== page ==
Dental insurance is one of the biggest indicators of access to dental care in the United States. Previous studies have shown that people with private dental insurance make more dental visits in the previous year than those without private dental insurance. There are federal and state assistance programs for dental care, but they are limited: The Children’s Health Insurance Program (CHIP) requires states to provide limited dental coverage for enrolled children up to age 19. The Medicaid program requires states to provide limited dental services for most Medicaid-eligible individuals younger than 21, but there is no assistance for individuals 21 and older.
A recent report from the National Center for Health Statistics analyzed dental insurance status for persons younger than 65 who have private health insurance because of the limited or nonexistent public coverage for dental care. Some of the key findings included:
- Among approximately 172 million people younger than 65 who had private health insurance, 73 percent had some type of dental coverage. However, approximately 45 million people have no dental coverage.
- About one out of two people who did have coverage had it through a single-service dental plan, either alone or in addition to dental coverage through their comprehensive health insurance plan.
- Eight out of 10 people younger than 65 who had group health insurance had dental coverage, compared with only three out of 10 who purchased their policies individually.
- Those with group insurance were about two to three times as likely as people with individual policies to have dental coverage through all types of plans, including a single-service dental plan only, a comprehensive plan only, or both single-service and comprehensive plans combined.
- Among people younger than 65 who have private health insurance, non-Hispanic black people were more likely to have dental insurance than non-Hispanic whites, non-Hispanic Asians, or Hispanics.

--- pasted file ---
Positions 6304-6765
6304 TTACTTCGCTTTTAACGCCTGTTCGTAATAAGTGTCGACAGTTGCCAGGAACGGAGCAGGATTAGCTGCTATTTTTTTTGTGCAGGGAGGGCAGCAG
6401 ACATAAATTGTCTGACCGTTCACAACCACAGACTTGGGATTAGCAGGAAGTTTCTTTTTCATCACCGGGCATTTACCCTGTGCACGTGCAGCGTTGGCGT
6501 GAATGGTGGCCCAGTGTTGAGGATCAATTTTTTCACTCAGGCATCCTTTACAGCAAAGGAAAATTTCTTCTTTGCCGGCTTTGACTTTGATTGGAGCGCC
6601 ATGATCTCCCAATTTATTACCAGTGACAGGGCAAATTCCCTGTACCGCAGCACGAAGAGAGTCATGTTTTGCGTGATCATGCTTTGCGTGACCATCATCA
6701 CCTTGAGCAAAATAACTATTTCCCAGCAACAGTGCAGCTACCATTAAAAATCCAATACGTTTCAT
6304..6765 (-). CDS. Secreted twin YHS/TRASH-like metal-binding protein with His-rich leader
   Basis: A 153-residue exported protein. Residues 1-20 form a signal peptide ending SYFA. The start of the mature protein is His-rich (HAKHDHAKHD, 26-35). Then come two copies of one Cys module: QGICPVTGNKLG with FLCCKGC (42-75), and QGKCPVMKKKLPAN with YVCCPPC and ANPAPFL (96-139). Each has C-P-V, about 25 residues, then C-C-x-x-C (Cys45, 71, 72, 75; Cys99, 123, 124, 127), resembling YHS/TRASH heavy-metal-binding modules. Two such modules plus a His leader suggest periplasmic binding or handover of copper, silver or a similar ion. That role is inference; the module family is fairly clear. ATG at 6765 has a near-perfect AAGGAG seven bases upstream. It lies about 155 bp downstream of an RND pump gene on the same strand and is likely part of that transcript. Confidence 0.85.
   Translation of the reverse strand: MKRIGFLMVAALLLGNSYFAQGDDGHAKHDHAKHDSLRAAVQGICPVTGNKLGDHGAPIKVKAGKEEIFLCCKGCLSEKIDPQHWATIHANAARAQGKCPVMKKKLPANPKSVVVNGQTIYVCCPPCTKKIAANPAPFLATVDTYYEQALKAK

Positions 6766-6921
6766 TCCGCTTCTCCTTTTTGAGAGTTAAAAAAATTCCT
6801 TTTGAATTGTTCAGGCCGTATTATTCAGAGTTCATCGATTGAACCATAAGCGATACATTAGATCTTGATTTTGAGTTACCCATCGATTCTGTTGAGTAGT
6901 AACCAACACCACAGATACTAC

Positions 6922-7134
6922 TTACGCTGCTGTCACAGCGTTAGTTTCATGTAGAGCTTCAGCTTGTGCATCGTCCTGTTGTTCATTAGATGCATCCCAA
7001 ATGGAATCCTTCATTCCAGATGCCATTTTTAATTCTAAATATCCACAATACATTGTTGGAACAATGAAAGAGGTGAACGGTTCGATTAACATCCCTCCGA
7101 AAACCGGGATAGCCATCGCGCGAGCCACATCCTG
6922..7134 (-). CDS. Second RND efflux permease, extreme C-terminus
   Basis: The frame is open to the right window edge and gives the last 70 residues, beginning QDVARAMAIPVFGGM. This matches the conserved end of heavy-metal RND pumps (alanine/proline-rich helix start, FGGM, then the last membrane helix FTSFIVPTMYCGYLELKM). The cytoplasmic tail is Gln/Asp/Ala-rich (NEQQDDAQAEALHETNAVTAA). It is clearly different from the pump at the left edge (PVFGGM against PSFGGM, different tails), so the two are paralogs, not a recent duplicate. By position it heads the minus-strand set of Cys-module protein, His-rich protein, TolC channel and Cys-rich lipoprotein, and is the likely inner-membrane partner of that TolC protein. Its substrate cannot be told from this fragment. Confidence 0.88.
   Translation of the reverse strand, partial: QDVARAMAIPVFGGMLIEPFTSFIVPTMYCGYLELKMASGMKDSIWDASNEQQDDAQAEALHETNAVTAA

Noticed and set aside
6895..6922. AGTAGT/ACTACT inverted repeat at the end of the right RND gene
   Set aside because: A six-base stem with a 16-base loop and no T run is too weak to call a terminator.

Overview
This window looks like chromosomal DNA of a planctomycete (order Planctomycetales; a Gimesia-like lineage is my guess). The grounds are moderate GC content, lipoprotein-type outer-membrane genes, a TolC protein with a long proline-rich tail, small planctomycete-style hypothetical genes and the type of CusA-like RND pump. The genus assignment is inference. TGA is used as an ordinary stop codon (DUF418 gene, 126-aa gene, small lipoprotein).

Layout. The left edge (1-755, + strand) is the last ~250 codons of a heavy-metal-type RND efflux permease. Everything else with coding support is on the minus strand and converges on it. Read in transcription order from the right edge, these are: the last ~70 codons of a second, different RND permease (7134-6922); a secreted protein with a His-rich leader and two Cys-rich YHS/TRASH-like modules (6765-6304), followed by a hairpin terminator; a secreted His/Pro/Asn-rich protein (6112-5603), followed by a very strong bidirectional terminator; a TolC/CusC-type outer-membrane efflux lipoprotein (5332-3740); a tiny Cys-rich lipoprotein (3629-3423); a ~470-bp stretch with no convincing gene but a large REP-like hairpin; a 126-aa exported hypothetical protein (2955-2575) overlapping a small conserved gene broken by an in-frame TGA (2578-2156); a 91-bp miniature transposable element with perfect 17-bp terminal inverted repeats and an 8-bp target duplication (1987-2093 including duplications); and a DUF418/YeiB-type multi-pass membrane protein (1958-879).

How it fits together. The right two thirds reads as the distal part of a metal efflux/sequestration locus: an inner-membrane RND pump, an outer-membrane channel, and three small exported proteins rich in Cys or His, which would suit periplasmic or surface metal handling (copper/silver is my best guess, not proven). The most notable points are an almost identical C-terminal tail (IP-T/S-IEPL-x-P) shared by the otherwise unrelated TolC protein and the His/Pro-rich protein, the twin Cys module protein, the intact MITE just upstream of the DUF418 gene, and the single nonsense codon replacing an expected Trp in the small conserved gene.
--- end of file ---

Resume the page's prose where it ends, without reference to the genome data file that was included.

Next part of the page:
- Non-Hispanic whites were more likely than other racial/ethnic groups to have dental insurance through only a single-service dental plan.
- Non-Hispanic blacks were more likely than those of other racial/ethnic groups to have dental insurance through only a comprehensive health insurance plan only.
- As income level increased, the percentage of people having dental insurance increased.
- People at less than 100 percent of the poverty level were more likely than higher-income individuals (at 400 percent or more of the poverty level) to have dental coverage through only a comprehensive plan.
- As income increased, the percentage having dental insurance through a single-service dental plan, either alone or in addition to a comprehensive plan, increased.
- Adults with at least some college education were more likely to have dental insurance than those with less education.
- As education level increased, there was an increase in the percentage of adults with dental insurance through only a single-service dental plan.
- College graduates were less likely than adults with less education to have dental insurance through only a comprehensive plan.
Now that you are better equipped with the knowledge of who does and who does not have health insurance, it will be easier for you to target prospects who need dental insurance.